The PMOI released images showing the protest at Camp Ashraf in July
A group of 36 Iranian opposition members have been freed after nearly three months in custody in Iraq.
The men were returned to Camp Ashraf in northern Iraq, where more than 3,000 People's Mujahideen of Iran (PMOI)members have been confined since 2003.
A spokeswoman for the group told the BBC they had been tortured in custody and were now being treated in hospital.
The men were detained by Iraqi police in July during a raid on the camp in which seven PMOI members were killed.
The PMOI, also known as Mojahedin-e Khalq, is considered a terrorist group by the US and Iran.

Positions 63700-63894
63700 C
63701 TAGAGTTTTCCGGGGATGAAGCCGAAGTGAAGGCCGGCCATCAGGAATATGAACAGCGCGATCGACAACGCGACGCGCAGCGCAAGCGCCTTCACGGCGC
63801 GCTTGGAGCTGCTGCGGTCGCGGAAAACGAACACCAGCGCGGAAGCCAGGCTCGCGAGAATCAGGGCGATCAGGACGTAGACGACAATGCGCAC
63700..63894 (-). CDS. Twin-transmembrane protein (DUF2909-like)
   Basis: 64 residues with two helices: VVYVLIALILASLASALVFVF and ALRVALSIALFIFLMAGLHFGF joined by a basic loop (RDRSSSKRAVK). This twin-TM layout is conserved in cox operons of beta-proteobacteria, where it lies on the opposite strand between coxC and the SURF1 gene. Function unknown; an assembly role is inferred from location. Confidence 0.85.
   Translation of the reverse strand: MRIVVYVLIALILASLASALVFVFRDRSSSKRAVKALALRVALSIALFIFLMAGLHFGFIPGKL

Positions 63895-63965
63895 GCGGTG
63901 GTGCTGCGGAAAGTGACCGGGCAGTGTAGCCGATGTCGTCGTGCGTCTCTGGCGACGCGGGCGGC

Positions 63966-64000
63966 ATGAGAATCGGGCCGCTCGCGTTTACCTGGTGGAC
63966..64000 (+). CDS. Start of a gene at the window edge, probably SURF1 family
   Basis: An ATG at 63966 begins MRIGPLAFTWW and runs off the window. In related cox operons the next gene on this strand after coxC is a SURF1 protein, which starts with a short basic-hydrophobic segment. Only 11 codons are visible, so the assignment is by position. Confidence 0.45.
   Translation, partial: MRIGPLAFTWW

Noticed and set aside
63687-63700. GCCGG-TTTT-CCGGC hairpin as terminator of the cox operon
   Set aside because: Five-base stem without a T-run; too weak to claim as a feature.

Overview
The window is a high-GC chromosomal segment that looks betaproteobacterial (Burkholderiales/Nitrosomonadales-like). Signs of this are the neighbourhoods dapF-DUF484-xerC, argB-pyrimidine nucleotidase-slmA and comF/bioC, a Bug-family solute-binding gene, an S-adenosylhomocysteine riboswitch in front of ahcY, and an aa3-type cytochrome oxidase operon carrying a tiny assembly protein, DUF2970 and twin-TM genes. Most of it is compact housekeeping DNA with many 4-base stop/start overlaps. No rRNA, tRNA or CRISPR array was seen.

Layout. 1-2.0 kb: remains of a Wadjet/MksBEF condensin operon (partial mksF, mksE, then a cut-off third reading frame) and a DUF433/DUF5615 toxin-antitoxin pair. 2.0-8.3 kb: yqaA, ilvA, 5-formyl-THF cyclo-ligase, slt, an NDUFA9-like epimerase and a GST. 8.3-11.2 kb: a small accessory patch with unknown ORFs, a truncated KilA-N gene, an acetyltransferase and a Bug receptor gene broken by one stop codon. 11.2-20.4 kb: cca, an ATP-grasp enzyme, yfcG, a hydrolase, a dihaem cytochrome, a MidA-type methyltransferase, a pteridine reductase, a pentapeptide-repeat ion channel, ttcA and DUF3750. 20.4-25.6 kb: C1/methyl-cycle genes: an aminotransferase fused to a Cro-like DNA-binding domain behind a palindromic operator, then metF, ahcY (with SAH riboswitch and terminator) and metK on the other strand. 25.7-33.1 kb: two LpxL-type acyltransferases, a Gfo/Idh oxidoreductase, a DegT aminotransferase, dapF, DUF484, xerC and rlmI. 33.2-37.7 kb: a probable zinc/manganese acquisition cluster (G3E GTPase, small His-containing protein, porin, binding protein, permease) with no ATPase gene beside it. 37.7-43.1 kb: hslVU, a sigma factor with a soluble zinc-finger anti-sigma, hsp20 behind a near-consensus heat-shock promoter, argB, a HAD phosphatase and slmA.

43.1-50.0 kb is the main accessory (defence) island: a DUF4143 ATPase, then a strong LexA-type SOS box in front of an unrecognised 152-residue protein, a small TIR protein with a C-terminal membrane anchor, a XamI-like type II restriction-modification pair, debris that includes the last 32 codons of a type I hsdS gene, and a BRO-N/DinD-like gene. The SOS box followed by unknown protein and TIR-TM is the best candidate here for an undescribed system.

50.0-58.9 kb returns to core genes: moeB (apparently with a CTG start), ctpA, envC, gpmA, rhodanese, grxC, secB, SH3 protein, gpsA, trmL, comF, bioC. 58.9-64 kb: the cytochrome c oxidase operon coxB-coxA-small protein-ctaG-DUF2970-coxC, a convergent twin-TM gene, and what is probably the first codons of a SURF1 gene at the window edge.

It was removed from the EU and UK's lists of banned organisations this year after lengthy legal battles.
Iraq in charge
The PMOI set up a base in Iraq in the 1980s and were welcomed by then-President Saddam Hussein, who was fighting a war against Iran.
He armed the group's military wing, the National Liberation Army of Iran, which then fought alongside Iraqi troops.
Relatives and friends of those at Camp Ashraf have been on hunger strike
The camp was surrounded and disarmed by US soldiers following the US-led invasion of Iraq in 2003. But since then, relations between Iran and Iraq have improved and the government in Baghdad has repeatedly vowed to close the camp.
Iraqi forces took over its security from the US earlier this year, and the top US military commander in the country said he had received no advance warning of the move.
Relatives and friends of those at Camp Ashraf have been demonstrating outside the US Embassy in London since July, calling on the US to take back responsibility. Several are on hunger strike.